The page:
A Passion for Teaching
PhD candidate Fizza Sabir talks about her research, how
education brought her to Australia and why she will alwaysreturn to teaching.
Fizza Sabir loves to teach. Spend five minutes with her and her passion for her students, her courses and her profession will become
clear: “I love teaching, I can’t live without it!”
This love for teaching and education has brought her from Pakistan tothe
University of Adelaide
but perhaps that isbecause not everyone who teaches has a background rooted in Psychology as she does.
Fizza’s journey started back in Pakistan, where she decided to study Psychology at university, a
move that confused her family, most of whom pursed further study in sciences like Physics and IT.
“I’m the only one who is in Psychology and education,” Fizza says.
“I think I am different. I like to work with people, I love social sciences.”
Once she completed an undergraduate degree in 1992, Fizza decided to work in a school for ayear. Before returning to study masters, she taught general classes like Pakistan Studies andUrdu to primary school students in private schools in Pakistan. This set a pattern for the nextcouple of years, where in between further study she would spend time teaching. After this, Fizzabegan working in different organisations and NGOs and working as adjunct faculty at the FatimaJinnah Women University.But she was not quite done with further study yet. It was a business trip to Melbourne in 2004 thatsparked an interest in studying in Australia.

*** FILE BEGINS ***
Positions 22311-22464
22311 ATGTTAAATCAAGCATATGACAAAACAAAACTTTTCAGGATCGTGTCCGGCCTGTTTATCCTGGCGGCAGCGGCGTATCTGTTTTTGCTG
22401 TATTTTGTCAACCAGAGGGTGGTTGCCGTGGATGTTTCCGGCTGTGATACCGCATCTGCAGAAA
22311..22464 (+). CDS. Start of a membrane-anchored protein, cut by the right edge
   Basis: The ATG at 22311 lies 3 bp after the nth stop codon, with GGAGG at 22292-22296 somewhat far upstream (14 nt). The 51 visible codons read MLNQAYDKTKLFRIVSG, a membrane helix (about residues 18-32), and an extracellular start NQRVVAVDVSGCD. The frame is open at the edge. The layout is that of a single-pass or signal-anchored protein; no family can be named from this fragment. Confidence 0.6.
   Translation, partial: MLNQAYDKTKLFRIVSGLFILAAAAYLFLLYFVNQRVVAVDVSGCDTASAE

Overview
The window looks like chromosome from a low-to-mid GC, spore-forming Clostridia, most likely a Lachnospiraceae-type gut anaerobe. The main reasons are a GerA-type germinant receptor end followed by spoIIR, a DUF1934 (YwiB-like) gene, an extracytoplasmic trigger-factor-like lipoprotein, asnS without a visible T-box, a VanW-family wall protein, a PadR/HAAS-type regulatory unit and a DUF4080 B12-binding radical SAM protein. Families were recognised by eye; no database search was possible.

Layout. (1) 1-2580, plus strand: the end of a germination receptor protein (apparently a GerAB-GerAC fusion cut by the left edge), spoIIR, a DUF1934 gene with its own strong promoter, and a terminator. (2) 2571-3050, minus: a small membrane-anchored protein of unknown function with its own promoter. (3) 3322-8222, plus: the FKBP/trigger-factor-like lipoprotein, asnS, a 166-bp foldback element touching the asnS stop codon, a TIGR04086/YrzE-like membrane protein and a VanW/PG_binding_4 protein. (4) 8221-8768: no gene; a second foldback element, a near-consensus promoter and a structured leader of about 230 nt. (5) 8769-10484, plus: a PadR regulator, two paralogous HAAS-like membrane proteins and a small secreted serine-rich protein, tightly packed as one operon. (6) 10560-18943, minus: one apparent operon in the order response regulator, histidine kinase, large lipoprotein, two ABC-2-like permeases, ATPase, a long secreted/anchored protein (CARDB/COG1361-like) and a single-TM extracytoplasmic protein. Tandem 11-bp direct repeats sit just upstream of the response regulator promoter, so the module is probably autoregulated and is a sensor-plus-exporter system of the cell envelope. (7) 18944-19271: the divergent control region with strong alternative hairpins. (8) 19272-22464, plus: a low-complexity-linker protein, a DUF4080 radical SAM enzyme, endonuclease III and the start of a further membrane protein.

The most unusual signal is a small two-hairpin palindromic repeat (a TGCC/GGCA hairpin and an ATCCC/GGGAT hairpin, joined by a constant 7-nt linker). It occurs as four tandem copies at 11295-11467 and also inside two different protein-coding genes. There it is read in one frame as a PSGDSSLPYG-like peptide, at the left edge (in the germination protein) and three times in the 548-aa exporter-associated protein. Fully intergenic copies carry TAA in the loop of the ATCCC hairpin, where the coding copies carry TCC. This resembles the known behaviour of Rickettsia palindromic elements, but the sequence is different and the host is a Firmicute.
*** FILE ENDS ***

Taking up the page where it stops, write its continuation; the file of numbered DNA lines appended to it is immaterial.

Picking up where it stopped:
“I first visited Australia in 2004 when I was working with the Ministry of Education…we went to
Melbourne uni. That was
my first international visit.”
“It was a wonderful experience, I loved it. When I went back, I was looking for someopportunities…to come back here and study.”
She returned to Melbourne in 2006 to complete a Masters in Assessment and Evaluation, beforereturning to Pakistan to work as an Education Evaluator and then as an Assistant Professor atFatima Jinnah Women University.Overseas study is encouraged in Pakistan, and while many go to the United States or the UK,
Fizza says her focus “always remained Australia”.
Fizza arrived in Adelaide in 2012 as a PhD candidate at the School of Education, her experiencesin Melbourne part of the reason she decided to return. She wanted her daughters, who currentlyattend school here, to experience the good values and multicultural nature of Australia.